District I - July 2019

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Written by Andy Argenio Connecticut, Maine, Massachusetts, New Hampshire, Rhode Island, Vermont AMA News As seen in the July 2019 issue of Model Aviation.

Ron Carey, from the Southern New Hampshire Flying Eagles (SNHFE), submitted the following story. It is a wonderful example of how teaching others to fly can be as rewarding for the instructor and club as it is for a new member—especially when seeing how their efforts made a positive influence on someone who is disabled.

I met Dave Bell and his wife, Cindy, at the club’s flying site in June 2015. They had a new-in-the-box Apprentice RC airplane with them. Dave was 55 years old, in a wheelchair, and with poor dexterity in his right hand. His throat was paralyzed, making it difficult for others to understand him. He was able to communicate further with a tablet.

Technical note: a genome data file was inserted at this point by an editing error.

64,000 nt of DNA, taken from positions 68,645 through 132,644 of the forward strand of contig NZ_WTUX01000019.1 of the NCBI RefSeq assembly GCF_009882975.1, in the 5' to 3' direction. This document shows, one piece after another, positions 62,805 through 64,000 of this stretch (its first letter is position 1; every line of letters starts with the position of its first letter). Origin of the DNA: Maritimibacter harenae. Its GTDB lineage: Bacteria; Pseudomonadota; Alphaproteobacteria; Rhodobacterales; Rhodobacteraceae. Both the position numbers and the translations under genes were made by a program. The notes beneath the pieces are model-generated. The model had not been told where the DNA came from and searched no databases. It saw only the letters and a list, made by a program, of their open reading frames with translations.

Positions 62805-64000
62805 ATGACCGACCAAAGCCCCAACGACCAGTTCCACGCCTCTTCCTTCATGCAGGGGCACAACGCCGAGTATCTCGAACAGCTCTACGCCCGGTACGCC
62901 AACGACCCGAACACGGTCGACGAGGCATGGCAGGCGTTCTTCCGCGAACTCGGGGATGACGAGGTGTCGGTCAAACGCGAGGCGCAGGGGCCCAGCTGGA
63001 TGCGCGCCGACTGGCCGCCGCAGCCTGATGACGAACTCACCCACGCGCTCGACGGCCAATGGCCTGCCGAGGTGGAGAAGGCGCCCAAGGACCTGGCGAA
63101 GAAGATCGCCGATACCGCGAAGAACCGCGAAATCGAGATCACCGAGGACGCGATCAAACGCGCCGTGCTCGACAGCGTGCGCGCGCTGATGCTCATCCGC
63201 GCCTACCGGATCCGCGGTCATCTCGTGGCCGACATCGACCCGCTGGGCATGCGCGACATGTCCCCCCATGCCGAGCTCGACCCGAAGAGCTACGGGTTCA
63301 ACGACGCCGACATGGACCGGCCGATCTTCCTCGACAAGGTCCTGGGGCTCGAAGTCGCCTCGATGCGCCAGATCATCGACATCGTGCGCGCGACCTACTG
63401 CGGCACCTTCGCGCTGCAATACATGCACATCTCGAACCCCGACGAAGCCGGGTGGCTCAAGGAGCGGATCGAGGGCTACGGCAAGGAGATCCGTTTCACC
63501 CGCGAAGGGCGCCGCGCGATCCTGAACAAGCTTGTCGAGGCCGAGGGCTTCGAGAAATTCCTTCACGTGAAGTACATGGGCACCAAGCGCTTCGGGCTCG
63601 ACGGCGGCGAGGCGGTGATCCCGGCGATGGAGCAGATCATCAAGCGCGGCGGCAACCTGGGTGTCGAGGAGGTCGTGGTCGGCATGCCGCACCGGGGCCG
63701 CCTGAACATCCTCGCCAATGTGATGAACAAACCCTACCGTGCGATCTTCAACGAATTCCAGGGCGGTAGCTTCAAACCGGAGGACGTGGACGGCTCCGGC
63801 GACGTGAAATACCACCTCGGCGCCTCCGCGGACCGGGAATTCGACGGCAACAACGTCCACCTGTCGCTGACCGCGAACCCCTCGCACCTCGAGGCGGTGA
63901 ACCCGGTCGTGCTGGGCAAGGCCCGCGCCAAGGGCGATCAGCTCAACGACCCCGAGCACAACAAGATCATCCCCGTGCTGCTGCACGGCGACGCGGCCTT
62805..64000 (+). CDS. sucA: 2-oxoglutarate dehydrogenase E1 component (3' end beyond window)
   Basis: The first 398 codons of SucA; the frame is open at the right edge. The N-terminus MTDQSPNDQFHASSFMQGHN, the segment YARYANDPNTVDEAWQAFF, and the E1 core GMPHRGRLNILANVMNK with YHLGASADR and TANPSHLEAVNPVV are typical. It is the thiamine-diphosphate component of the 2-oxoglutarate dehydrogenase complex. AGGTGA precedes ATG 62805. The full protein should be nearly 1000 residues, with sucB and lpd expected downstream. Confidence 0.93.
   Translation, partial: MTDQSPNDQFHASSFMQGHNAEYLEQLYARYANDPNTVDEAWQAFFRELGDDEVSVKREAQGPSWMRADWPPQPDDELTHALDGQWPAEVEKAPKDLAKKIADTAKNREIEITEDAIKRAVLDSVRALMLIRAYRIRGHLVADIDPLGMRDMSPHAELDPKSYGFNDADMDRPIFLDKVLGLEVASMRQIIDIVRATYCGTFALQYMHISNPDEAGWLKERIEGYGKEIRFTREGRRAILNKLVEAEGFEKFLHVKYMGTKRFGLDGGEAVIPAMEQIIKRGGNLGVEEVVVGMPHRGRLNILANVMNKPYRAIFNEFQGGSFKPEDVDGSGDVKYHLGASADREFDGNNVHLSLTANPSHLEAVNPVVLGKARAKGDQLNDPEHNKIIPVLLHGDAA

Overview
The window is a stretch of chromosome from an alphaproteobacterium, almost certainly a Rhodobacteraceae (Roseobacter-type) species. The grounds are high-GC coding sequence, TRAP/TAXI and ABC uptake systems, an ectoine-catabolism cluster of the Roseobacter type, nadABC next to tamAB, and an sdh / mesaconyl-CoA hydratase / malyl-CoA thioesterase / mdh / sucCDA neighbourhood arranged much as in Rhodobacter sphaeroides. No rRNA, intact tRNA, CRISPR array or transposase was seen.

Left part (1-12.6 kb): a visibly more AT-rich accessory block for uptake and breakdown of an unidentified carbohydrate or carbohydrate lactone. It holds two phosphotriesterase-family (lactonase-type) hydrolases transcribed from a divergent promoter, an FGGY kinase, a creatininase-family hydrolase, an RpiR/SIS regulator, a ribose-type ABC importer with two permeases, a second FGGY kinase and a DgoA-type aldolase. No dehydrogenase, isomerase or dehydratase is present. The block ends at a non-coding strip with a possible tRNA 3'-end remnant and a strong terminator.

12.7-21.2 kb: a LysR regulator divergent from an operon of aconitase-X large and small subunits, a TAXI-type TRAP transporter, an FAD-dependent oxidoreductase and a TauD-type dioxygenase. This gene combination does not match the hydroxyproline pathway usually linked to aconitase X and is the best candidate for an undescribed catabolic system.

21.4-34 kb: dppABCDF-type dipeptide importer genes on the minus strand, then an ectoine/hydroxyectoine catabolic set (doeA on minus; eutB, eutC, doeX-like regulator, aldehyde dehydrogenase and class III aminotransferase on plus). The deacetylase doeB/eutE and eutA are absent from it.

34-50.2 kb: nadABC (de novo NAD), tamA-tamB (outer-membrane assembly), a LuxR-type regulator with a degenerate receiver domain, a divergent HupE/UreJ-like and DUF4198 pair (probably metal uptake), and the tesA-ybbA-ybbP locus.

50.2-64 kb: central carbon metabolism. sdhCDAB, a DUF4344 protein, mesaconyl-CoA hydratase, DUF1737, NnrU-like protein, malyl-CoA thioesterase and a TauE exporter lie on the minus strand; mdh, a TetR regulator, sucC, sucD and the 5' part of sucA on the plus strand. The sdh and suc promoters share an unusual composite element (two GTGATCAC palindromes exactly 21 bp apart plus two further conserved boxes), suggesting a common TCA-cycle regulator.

I asked Dave if he wanted to fly his airplane and he excitedly responded with a sound that we soon learned to recognize as "Oh yeah!" With that kind of enthusiasm, we all wanted to help him.

Dave didn’t have the physical dexterity to put his airplane together, so some of the club members and I built the model and programmed the radio along with a buddy box. Dave had only one battery, but club members provided spares, which allowed him to try flying on the buddy box until he was tired.

It became clear that he wasn’t going to be able to control both sticks to fully navigate the airplane but he had a great time with what he was able to do with the controls. Everyone that day went home with huge smiles and a lot of pride.

Later on, in discussions on ways to help Dave, club members suggested that possibly a mode 1 radio setup might be easier for him to control the airplane. While I was away on vacation, Dave went to another club equipped with a mode 1 radio. Unfortunately, while on a buddy box, the airplane crashed and was totaled.